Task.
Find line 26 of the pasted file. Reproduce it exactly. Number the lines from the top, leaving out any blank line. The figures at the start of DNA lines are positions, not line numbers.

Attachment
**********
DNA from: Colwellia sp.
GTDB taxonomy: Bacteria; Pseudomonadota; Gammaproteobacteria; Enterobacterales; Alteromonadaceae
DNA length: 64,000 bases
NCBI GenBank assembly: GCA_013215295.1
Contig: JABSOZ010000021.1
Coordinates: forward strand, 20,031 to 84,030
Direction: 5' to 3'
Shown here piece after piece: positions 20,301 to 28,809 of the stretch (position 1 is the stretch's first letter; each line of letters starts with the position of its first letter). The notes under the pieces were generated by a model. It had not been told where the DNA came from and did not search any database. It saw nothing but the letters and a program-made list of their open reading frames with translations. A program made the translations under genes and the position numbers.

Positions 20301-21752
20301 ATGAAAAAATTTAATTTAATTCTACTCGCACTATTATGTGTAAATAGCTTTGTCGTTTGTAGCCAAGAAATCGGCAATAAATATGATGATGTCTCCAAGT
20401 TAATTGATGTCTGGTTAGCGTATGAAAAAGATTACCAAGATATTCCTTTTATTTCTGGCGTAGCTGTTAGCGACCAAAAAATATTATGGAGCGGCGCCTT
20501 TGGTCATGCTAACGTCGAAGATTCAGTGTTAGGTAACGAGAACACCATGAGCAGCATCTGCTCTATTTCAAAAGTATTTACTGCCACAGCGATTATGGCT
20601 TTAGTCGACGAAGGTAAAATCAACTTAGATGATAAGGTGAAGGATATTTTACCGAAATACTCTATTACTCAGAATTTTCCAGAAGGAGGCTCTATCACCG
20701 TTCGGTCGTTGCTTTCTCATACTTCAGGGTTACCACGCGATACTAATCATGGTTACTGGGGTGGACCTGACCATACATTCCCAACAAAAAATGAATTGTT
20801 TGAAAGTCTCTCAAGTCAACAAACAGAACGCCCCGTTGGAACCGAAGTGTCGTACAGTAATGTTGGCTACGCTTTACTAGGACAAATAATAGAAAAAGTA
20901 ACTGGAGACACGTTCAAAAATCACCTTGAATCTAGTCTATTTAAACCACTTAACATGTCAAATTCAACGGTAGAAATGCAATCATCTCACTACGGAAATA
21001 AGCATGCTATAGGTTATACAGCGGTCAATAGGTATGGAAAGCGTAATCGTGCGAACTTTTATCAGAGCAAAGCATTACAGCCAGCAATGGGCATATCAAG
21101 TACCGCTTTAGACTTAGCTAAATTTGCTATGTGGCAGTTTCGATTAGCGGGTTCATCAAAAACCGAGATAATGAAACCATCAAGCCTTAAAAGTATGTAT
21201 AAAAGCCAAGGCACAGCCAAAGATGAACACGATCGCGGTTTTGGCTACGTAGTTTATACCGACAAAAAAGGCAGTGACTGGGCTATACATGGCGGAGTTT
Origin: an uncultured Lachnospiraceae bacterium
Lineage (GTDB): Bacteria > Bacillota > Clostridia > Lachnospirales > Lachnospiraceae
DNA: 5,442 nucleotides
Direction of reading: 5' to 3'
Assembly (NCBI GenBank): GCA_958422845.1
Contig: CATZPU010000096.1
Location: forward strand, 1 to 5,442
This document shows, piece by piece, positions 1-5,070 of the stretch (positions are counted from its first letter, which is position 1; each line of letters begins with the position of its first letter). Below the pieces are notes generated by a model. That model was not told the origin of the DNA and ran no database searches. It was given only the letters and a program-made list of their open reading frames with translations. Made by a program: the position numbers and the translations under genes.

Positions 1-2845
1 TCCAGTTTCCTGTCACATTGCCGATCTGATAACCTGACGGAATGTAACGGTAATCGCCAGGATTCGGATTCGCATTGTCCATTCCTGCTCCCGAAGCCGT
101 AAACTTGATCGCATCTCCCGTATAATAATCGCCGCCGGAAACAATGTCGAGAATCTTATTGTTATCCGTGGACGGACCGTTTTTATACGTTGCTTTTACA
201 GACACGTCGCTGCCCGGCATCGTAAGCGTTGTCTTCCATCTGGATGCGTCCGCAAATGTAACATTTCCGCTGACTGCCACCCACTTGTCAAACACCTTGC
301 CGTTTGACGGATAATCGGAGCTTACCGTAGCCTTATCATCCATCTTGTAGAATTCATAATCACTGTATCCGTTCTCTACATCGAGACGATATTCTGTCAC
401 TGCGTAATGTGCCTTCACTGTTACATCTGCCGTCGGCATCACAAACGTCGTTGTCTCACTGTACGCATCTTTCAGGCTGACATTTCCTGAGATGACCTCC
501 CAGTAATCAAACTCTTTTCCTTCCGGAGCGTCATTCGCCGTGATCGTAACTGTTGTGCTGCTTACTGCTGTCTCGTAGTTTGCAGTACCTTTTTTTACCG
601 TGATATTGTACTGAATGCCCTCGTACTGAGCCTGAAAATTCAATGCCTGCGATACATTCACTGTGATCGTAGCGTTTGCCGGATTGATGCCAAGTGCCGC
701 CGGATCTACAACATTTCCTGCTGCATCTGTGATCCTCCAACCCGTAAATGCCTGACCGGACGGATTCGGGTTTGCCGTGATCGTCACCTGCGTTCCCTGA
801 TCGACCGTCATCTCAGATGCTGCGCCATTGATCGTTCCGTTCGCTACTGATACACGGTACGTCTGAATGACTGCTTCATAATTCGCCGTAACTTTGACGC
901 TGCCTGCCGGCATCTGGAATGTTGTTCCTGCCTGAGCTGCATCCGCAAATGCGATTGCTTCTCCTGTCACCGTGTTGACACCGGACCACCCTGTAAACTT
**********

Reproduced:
Location: forward strand, 1 to 5,442